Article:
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Partners In Depression


Australia Wide



Funding Dates

July 2009 - June 2013

The issue

Depression affects one million Australians every year, and it is estimated that up to 20 per cent of Australians will experience depressive symptoms at some stage in their life.

Given the prevalence of depression in Australia, families and friends are the largest providers of care and support for people living with depression. These carers are often the forgotten allies in the battle against depression and also face many challenges themselves. Few mental health or counselling services specifically target the information or support needs of carers.

The Project

The Partners in Depression program was developed by the Hunter Institute of Mental Health (now known as Everymind) to help meet the information and support needs of people who love, live with or support someone experiencing depression. Following the success of a small scale local pilot in 2007-08,  nib foundation approved its inaugural national grant in 2009 to enable Everymind to expand the program nationally. This dissemination model provided workforce training to facilitators across Australia who, once accredited, delivered the six session group-based Partners in Depression program to carers in their local communities.

The Impact

During 2010-2012, the foundation's multi-year grant provided extensive workforce development, and clinical and information support to  more than 400 facilitators working in community-based mental health services across Australia.

 By 2013 more than 1,750 people had completed the program, developing the knowledge and the necessary skills to support their role as a carer and to improve their own mental health and wellbeing.

This grant also enabled the Everymind to make a significant contribution to the evidence base for carer programs, through their independent national evaluation of Partners in Depression. A comprehensive report on the National Program Outcomes is available here, with key findings including:

  • The critical need for programs such as this was demonstrated with 70% of participants reporting elevated psychological distress, and over half reporting that their caring role had a negative impact on their own mental health and wellbeing, ability to engage in social acitivies, and quality of relationships.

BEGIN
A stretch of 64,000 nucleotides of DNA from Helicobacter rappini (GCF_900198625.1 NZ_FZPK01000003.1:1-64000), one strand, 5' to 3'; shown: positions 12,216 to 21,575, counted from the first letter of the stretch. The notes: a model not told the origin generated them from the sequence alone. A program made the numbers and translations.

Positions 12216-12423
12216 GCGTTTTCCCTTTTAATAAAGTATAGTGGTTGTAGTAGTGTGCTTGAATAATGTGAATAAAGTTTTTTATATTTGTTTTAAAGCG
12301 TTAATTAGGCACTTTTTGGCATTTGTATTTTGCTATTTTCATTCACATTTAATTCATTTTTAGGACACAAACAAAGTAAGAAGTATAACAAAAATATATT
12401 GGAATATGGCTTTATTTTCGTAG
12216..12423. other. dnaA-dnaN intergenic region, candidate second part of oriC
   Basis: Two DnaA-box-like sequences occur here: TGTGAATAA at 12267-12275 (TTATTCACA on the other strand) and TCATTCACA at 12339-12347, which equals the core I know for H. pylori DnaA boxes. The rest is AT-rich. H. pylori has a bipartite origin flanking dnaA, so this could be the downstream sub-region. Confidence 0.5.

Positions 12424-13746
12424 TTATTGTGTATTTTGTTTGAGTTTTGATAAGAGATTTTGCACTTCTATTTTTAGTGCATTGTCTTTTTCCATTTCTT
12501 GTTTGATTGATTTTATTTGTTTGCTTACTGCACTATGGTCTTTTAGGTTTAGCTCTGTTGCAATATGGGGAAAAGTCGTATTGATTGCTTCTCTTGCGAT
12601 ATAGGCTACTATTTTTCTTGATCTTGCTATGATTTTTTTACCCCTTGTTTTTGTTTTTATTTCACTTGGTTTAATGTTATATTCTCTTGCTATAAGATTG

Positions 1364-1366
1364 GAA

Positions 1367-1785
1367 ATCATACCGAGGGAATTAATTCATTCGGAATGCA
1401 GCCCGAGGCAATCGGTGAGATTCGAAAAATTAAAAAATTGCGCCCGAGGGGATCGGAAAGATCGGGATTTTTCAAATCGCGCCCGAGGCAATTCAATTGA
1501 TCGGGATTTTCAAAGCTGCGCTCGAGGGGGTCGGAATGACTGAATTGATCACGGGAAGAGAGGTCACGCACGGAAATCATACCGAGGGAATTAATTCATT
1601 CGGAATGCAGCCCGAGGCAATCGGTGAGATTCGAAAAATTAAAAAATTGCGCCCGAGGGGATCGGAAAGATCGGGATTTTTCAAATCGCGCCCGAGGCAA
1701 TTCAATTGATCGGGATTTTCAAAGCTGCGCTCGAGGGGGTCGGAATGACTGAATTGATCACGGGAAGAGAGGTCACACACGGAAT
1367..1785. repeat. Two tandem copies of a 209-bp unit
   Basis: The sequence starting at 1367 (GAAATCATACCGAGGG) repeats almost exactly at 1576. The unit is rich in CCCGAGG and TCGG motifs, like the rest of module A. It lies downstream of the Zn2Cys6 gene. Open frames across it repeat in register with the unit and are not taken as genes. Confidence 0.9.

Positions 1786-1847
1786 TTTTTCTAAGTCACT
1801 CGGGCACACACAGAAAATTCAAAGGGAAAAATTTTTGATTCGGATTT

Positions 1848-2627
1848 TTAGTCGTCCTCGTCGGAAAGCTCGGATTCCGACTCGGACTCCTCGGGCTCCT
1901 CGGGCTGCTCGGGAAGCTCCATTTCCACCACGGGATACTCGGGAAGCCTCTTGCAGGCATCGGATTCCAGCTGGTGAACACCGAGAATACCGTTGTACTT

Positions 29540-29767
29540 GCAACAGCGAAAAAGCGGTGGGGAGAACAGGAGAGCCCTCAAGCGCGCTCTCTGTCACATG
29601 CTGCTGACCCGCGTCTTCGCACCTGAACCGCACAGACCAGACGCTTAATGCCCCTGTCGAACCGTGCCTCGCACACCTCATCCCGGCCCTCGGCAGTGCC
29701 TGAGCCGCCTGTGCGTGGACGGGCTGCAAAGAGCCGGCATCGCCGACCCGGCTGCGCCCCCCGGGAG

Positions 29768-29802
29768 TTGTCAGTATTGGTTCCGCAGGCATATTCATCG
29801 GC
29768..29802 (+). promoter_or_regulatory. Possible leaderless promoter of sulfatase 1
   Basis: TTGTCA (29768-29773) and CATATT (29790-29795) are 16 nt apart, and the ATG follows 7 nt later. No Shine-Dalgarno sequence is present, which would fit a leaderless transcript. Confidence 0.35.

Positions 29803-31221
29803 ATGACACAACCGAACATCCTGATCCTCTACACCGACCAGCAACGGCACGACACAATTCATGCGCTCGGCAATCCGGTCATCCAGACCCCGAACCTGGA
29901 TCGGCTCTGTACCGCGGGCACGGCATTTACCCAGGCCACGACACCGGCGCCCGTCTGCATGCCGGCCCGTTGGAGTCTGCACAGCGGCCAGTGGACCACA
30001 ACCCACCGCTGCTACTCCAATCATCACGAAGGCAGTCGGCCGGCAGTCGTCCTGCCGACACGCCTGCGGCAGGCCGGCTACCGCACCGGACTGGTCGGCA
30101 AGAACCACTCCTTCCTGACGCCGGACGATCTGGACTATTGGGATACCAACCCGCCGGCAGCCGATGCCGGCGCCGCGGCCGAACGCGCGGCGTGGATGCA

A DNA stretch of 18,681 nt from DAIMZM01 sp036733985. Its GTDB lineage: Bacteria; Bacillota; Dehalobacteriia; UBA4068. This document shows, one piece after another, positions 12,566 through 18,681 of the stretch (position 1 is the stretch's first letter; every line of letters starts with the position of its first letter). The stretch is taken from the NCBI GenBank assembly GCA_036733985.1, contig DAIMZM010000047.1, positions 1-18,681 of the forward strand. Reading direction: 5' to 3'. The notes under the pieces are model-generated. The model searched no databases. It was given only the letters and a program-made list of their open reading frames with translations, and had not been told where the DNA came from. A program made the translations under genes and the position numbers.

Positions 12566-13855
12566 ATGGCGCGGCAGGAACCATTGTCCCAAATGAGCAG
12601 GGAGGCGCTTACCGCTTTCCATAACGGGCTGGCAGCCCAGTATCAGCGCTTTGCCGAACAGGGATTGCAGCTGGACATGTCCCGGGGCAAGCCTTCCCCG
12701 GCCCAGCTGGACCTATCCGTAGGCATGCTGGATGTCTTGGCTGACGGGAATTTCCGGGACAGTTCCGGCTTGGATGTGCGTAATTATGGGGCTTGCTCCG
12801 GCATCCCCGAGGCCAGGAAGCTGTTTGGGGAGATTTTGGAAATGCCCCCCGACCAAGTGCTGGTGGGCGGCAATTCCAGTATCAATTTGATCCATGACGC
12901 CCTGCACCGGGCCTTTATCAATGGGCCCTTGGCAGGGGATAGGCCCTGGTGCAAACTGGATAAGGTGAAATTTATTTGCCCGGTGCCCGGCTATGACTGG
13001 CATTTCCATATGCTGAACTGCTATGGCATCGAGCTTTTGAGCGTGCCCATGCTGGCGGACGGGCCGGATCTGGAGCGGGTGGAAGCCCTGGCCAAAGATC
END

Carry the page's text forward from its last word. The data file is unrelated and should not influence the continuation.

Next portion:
• At completion of the program participants showed significant reductions in their levels of psychological distress.
  • Program participants agreed that Partners in Depression significantly increased their understanding of depression and the caring experience, with 93% saying they had applied program information.
  • Over 80% of particpants particiants reported improvements in their relationships with family and friends, including the person they care for.

98 per cent of participants saying they would recommend the program to someone else.


"For some participants, it's recognising and accepting the value of self-care, for others it's a realisation that they are not alone or it may be learning a particular communication tip that they can see will work for them. Sometimes it's when the person gains a better understanding of depression and how it's affecting the person they care for."

  • Jenice, Program Facilitator

"Attending the Partners in Depression group helped me to explore opportunities to resume some aspects of my former life. It has helped me to regain a sense of me as more than just my caring role."

  • Lyn, Program Participant

More Info: www.partnersindepression.com.au

"Attending the Partners in Depression group made a huge difference. Knowing you aren't alone and connecting with people who can say I know you're having the problems I'm having. It can be dealt with. It halves the worry and breaks it down".

Kim, Program Participant